Alpha Sigma Alpha
|Alpha Sigma Alpha|
November 15, 1901
|Emphasis||Developing women of poise & purpose|
|Mission statement||strive to develop women of poise & purpose; and assist members in fostering lifetime friendships.|
|Motto||Aspire, Seek, Attain|
|Colors||Palm Green Gold|
|Symbol||phoenix, crown, palm tree, star|
|Flower||Narcissus, Aster (genus)|
S. June Smith Center,
Girls On the Run International
|Chapters||150 collegiate & alumnae chapters|
|Mascot||Dot the Ladybug|
|Headquarters||9002 Vincennes Circle
Indianapolis, Indiana, USA
Alpha Sigma Alpha (ΑΣΑ) is a US national sorority founded on November 15, 1901 at the Virginia State Female Normal School (later known as Longwood College and now known as Longwood University) in Farmville, Virginia. The Virginia State Female Normal School was the state’s first institution to open its doors to teacher education, at a time when higher education for women was a highly debated topic. There are currently over 145 chapters of Alpha Sigma Alpha nationwide with more than 100,000 members.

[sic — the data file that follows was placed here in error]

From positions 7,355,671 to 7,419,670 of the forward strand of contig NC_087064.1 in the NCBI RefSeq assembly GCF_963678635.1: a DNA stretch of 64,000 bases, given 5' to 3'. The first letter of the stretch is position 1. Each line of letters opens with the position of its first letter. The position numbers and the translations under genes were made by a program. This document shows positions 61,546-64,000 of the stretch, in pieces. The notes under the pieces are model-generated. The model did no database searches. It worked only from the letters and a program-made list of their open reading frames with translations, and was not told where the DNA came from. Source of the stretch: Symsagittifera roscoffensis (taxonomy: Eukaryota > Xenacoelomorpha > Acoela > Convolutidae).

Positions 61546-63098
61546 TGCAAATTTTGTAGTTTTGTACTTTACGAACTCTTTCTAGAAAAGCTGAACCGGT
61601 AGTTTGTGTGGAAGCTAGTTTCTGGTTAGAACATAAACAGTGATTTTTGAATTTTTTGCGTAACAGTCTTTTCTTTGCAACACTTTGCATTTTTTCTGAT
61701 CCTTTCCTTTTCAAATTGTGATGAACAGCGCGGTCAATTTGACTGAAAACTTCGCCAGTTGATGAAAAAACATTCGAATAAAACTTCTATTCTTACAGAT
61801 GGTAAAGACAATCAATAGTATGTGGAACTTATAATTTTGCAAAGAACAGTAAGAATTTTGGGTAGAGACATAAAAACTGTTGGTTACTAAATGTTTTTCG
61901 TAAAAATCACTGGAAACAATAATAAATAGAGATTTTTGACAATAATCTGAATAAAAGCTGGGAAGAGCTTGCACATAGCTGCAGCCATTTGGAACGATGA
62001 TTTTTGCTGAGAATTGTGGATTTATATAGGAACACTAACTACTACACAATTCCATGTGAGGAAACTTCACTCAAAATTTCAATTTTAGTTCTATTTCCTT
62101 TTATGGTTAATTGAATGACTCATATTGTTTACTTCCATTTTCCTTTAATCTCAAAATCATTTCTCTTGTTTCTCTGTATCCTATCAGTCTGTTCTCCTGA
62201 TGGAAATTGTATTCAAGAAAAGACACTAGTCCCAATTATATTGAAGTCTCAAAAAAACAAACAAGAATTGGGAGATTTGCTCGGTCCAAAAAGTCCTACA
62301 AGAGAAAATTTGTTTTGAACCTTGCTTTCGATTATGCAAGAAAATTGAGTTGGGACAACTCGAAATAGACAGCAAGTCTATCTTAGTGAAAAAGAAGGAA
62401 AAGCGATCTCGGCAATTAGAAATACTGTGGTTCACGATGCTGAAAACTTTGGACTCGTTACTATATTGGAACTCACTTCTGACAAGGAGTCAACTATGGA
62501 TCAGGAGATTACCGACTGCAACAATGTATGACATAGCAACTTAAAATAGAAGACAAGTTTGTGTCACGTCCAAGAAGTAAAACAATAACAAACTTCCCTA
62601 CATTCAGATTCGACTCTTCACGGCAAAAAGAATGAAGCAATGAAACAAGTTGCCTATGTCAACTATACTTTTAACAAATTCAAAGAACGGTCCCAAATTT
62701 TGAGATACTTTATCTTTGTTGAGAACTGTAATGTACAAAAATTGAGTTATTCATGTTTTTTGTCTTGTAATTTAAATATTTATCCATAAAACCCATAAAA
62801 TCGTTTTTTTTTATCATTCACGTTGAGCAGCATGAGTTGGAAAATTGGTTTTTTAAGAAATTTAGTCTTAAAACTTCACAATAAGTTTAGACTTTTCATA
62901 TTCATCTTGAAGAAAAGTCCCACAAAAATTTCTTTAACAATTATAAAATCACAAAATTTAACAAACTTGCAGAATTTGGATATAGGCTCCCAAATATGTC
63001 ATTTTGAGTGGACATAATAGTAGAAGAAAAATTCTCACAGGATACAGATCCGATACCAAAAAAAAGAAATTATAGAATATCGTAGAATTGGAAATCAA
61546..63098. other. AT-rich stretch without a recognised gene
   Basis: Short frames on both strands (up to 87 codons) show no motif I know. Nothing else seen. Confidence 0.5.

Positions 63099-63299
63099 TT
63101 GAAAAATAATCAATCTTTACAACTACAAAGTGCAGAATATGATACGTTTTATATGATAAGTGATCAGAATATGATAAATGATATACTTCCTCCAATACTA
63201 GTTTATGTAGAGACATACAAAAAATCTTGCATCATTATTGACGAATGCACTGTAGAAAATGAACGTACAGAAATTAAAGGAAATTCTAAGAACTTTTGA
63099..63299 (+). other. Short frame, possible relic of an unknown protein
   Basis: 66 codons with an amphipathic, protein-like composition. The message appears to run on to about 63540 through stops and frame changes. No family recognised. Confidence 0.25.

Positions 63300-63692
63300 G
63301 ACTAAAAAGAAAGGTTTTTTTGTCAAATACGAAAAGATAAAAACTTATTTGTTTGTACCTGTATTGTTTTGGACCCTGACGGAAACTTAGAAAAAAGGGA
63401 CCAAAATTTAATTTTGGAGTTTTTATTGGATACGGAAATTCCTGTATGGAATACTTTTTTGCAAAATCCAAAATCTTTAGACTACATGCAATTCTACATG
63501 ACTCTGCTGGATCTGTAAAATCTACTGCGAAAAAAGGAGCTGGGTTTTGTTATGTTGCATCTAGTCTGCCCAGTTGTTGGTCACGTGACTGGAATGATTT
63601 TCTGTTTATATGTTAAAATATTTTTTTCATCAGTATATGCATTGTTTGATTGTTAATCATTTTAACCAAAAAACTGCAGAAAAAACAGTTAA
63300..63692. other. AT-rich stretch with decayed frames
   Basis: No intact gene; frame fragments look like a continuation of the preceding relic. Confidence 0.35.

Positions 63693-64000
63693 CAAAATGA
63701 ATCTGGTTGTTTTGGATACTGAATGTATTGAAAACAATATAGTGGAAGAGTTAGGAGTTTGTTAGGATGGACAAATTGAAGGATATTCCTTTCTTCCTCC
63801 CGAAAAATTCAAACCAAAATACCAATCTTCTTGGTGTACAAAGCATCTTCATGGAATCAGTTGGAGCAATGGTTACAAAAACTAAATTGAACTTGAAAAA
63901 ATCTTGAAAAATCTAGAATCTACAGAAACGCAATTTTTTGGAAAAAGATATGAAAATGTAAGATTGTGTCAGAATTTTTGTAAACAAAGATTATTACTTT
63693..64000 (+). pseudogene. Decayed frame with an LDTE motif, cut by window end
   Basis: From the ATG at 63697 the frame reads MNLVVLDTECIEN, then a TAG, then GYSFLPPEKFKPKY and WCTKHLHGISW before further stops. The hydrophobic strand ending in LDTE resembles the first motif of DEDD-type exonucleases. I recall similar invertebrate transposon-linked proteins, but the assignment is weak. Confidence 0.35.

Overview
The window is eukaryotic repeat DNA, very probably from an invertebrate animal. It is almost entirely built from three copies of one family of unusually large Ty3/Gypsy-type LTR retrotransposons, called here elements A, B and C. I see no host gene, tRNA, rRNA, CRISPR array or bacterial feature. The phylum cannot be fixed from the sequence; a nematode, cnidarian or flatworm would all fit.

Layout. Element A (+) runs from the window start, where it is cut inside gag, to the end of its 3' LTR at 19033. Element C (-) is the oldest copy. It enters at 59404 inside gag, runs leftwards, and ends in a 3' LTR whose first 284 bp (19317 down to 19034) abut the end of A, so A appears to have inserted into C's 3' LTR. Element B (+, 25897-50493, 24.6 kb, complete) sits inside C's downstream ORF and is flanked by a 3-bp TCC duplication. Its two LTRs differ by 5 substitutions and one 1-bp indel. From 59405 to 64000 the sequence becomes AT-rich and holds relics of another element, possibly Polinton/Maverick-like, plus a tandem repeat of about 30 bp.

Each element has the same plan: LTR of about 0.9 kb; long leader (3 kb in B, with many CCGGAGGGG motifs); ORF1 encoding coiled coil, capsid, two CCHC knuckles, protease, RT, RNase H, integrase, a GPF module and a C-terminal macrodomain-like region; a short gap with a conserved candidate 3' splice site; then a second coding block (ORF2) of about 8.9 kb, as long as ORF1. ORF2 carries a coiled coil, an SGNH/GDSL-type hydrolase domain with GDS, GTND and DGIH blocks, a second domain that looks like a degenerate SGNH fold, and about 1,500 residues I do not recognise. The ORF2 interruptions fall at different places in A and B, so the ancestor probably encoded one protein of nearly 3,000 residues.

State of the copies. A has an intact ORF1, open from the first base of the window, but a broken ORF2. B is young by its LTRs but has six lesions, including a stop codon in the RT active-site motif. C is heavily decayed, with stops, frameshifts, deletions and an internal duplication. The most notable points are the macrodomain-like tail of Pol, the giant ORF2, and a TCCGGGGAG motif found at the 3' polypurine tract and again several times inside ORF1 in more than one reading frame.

In the fall of 1901, at Longwood University five friends, Virginia Lee Boyd-Noell (Virginia Boyd), Juliette Jefferson Hundley-Gilliam (Juliette Hundley), Calva Hamlet Watson-Wootton (Calva Watson), Louise Burks Cox-Carper (Louise Cox), and Mary Williamson-Hundley (Mary Williamson) decided to rush the local women's fraternities on campus. However, rather than accepting bids that would separate the group, they decided to form their own sorority. On November 15, 1901 Alpha Sigma Alpha was named and chartered. The open motto of the sorority is "Aspire, Seek, Attain."
Around the same time period three other sororities were formed: Kappa Delta (1897), Sigma Sigma Sigma (1898), and Zeta Tau Alpha (1898). Following the founding of Alpha Sigma Alpha in 1901, these four sororities were henceforth referred to as the "Farmville Four". Today, a four-faced clock tower on the university’s campus is dedicated to these women’s organizations. Each clock face displays the Greek letters of one of the “Farmville Four” sororities founded on that campus.
 Timeline of events
1901: Founding of Alpha Sigma Alpha at Longwood College on November 15
1906: The first publication, Aegis, is printed